Deloitte has identified “leadership development” as a major challenge for HR leaders in 2015. However, the research group observes that HR leaders do not have the capability to meet this challenge. As I reported in my last post, Deloitte asked “…more than 3,300 business and HR leaders from 106 countries” to rate the importance of ten trends and their readiness to deal with these trends. From this study, they conclude:
Organizations around the world are struggling to strengthen their leadership pipelines, yet over the past year businesses fell further behind, particularly in their ability to develop Millennial leaders.
I don’t think that organizations are going to close this leadership gap until they confront four false assumptions about learning that are deeply embedded in their cultures.
- Once is enough – This is the belief that people can learn something as complex and ego threatening as leadership the first time they are exposed to the material. Sue Fry and David Grebow ask in their blog post, “Would anyone consider handing a Bach score and a cello to someone who played a little guitar and expect him to master it after two hour-long seminars and a demonstration video?” I don’t think so. Yet this is what we do to aspiring leaders. We put them through intense one-shot programs and expect them to become high performers.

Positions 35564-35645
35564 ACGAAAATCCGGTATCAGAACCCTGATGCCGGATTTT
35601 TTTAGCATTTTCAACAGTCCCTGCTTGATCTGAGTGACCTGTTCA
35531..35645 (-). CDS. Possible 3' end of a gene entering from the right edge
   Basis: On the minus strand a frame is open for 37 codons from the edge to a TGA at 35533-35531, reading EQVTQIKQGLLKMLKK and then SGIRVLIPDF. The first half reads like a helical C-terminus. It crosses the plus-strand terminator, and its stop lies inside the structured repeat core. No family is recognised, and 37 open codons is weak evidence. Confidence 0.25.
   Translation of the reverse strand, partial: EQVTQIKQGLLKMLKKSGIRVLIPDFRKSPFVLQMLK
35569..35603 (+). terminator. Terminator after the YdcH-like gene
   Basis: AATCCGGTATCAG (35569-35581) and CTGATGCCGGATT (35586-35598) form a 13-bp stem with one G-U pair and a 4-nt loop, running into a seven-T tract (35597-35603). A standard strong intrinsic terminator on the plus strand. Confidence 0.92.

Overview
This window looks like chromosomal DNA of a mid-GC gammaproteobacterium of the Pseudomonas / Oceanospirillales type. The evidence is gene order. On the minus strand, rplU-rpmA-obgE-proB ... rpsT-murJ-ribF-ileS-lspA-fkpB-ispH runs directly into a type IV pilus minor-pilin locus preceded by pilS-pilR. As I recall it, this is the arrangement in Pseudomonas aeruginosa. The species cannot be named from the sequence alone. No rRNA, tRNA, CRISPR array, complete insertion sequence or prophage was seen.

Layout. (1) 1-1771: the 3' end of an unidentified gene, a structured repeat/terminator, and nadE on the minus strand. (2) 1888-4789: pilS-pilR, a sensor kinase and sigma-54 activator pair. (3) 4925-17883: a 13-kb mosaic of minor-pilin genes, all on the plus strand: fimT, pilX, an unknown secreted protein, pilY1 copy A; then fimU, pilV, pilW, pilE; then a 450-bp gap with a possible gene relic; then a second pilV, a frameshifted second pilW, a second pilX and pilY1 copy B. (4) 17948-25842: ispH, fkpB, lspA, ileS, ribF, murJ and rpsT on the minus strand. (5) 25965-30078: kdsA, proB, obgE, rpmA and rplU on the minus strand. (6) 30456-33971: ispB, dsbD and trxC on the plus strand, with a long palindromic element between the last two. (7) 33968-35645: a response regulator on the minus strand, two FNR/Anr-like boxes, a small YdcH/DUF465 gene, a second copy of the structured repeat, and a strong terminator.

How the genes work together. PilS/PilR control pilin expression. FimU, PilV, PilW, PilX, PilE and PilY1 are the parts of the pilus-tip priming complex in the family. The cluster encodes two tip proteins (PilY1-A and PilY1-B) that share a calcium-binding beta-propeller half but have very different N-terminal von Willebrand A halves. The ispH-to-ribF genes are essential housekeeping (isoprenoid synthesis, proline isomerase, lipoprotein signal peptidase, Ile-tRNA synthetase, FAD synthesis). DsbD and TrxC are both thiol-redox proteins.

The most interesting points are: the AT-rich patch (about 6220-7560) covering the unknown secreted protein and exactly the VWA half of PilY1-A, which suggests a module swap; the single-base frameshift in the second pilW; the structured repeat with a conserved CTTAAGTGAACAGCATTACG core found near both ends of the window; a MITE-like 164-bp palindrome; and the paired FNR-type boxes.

- Experience is the best teacher - If that were true, I should be playing professional golf. Just because you are in a leadership role doesn’t mean you are an effective leader. Experience alone is not how we learn; we learn from reflecting on that experience, sharing those reflections with others (coaches, mentors, experts, etc.) and then applying that new found learning.
- Paint by numbers - It seems so simple: just follow the ten steps, nine principles, seven habits, six ways, or five truths. Unfortunately, the art of leadership can’t be reduced to a list of do’s and don’ts. To be a leader you need to do the hard work of practicing leading, getting feedback, and practicing more.
- Learn by osmosis - This is the belief that you can learn about leadership by being with other leaders. So we send high-potential leaders to a three-day meeting with other high-potential leaders in Las Vegas, or we have aspiring leaders meet together once a month to discuss leadership for a couple of hours, or we have them visit other organizations and interview their leaders. Each of these activities has value and might be fun for the participants, but if that’s all you do, you won’t develop leaders. This is not the way people develop new competencies.
As evidenced in the Deloitte study, the old models of developing leaders are not closing the gap between the current quality of leadership and the kind of leadership needed in high performing organizations. However, this gap can’t be closed until organizational leaders change their beliefs about training, learning, and performance improvement. The four assumptions described above are sustaining a “training culture” in organizations at a time when what is needed is a “learning culture”.